AKT: Oh, as in pants with a t!

SB: Yes, when you pull someone's trousers down in public to sort of expose their bum.

AKT: The meeting with Diana's father and Ben makes you cringe. Was part of that improvised?

SB: Mostly written. Arliss Howard came in to play the dad which was great. He's so lovely and such a great actor. It was mostly written. I think Matt had a little bit of improv around the mints at the end of the scene.

AKT: The worst thing anyone could do at that moment.

SB: I thought the same kind of thing with Meg [Sarah Ramos] and Diana being opposites. I thought it was interesting to have her dad and him just not align on sense of humor. You know when Ben is joking, the dad doesn't pick it up and kind of vice versa.

AKT: Had Matthew Shear done Mistress America already?

SB: Yes, he had done it before.

Diana (Zosia Mamet) with mute swan on Boathouse pond in Prospect Park
Diana (Zosia Mamet) with mute swan on Boathouse pond in Prospect Park

AKT: Regarding the time structure of the film, at the start you give us 'Three Years Later' and 'Four Years Earlier' and then the training wheels come off for the audience?

SB: Yes.

AKT: And you make us figure it out ourselves. You trained us and now it's up to us?

SB: Originally with the flashbacks we decided we would have a couple of visual cues. Ben wears glasses in the past and not in the present. And Diana has extensions, has longer hair in the past than in the present. When we were editing the movie we realised we needed to make it a little more clear so we added those two title cards. People kind of picked up on it.

AKT: You have the sweater scene at the beginning.

SB: Like a bookend.

AKT: The clothing again. She is wearing it also at some point in the middle, isn't she? It's a nice object to link the threads, this oatmeal coloured sweater with the fine orange stripes.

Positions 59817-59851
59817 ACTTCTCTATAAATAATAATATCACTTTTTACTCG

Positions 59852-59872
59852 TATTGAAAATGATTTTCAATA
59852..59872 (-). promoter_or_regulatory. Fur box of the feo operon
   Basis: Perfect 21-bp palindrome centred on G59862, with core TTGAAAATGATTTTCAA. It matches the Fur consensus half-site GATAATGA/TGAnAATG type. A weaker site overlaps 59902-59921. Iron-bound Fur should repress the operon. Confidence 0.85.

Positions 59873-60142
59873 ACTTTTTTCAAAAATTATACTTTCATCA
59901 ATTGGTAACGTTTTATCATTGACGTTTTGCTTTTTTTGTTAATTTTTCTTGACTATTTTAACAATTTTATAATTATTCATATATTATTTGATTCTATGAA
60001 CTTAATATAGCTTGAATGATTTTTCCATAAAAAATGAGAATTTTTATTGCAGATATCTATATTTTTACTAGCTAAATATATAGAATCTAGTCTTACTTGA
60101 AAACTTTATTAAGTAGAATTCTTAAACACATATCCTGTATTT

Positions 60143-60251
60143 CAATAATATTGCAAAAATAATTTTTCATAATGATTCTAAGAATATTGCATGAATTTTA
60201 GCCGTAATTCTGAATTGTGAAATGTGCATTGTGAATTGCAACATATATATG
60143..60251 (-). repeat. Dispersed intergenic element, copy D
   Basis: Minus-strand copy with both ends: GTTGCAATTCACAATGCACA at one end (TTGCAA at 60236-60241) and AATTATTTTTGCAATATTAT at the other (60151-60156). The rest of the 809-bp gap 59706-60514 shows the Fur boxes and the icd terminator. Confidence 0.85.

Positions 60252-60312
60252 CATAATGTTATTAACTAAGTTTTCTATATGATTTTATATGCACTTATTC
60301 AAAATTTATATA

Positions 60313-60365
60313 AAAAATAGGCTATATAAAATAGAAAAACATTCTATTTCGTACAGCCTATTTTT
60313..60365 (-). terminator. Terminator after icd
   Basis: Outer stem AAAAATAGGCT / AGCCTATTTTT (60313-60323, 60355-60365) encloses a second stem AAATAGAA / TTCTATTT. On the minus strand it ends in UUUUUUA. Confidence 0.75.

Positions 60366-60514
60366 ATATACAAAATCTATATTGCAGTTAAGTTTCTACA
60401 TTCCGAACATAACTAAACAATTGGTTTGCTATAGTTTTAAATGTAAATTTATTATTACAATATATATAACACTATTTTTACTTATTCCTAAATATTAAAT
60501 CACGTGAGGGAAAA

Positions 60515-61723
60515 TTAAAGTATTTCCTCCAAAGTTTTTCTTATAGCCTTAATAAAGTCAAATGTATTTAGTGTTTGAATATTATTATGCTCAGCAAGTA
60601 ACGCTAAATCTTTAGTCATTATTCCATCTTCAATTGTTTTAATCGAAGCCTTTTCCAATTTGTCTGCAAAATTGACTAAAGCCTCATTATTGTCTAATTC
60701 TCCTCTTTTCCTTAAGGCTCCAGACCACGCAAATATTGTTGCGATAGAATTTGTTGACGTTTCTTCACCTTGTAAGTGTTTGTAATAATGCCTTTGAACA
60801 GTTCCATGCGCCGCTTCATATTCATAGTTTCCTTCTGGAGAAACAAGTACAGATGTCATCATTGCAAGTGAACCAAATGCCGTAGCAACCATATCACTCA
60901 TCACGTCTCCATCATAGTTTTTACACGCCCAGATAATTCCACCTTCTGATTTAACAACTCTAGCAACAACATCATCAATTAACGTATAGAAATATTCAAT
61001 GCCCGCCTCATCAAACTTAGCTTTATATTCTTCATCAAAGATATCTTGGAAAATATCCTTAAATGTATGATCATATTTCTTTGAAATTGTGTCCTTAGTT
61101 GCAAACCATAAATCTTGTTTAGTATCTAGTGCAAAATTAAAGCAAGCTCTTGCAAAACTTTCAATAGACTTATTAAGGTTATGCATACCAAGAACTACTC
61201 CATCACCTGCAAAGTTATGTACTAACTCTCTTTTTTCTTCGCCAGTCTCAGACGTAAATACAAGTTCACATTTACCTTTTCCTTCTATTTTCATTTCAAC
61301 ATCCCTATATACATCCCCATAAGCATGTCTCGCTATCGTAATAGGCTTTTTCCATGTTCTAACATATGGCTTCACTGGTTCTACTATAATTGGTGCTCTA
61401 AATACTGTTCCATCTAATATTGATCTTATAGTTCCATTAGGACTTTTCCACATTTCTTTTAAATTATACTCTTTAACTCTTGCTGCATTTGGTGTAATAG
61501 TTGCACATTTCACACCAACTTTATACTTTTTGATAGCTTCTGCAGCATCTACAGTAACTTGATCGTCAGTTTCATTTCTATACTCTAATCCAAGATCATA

Sophie Brooks on the Balthazar pastry box: "I like to think that Ben really put in a lot of effort in that first date."
Sophie Brooks on the Balthazar pastry box: "I like to think that Ben really put in a lot of effort in that first date." Photo: Anne-Katrin Titze

SB: I'm so happy you picked up on all these things. No one else has asked me any of these questions. And I feel like, you as a filmmaker try and put these details in and then hope that people pick up on them. But like no one else has asked me, so it feels nice to have them be noticed.

AKT: There was an article in The New York Times recently about people not dating in their neighbourhoods [Romance? Not in My Backyard by Joanne Kaufman, February 2, 2018]. The reasoning was that they would run into each other and don't want to run into each other so they only pick from a pool outside their immediate neighbourhood.

SB: How weird! That's so odd.

AKT: I think it was some guy on the Upper East Side explaining his technique.

SB: How depressing.

AKT: Last night I saw Sally Potter's The Party.

SB: Oh, yeah, I want to see it.

AKT: Talking about people not having it figured out. The people in her film are older but the relationship messes remain. Today is Valentine's Day combined with Ash Wednesday.

The Boy Downstairs poster at Village East City Cinemas
The Boy Downstairs poster at Village East City Cinemas Photo: Anne-Katrin Titze

SB: I noticed that!

AKT: What's coming up for you?

SB: I'm finishing up a new script. I really hope to make that next. And I'm writing a new thing that's kind of a departure, a different genre. It's a zombie comedy. Which i don't know that I would necessarily direct. I might but I didn't write it with that intention. The one I want to make is in the same tone as The Boy Downstairs. It's a little expanded, it's more of a family ensemble.

Read what Sophie Brooks had to say on costume designer Keri Langerman, Reese Witherspoon's Tracy Flick in Alexander Payne's Election, a Halloween party with Marie Antoinette and Steve Jobs, finding the right name for the film, developing the screenplay, and how to make an actor "feel more vulnerable".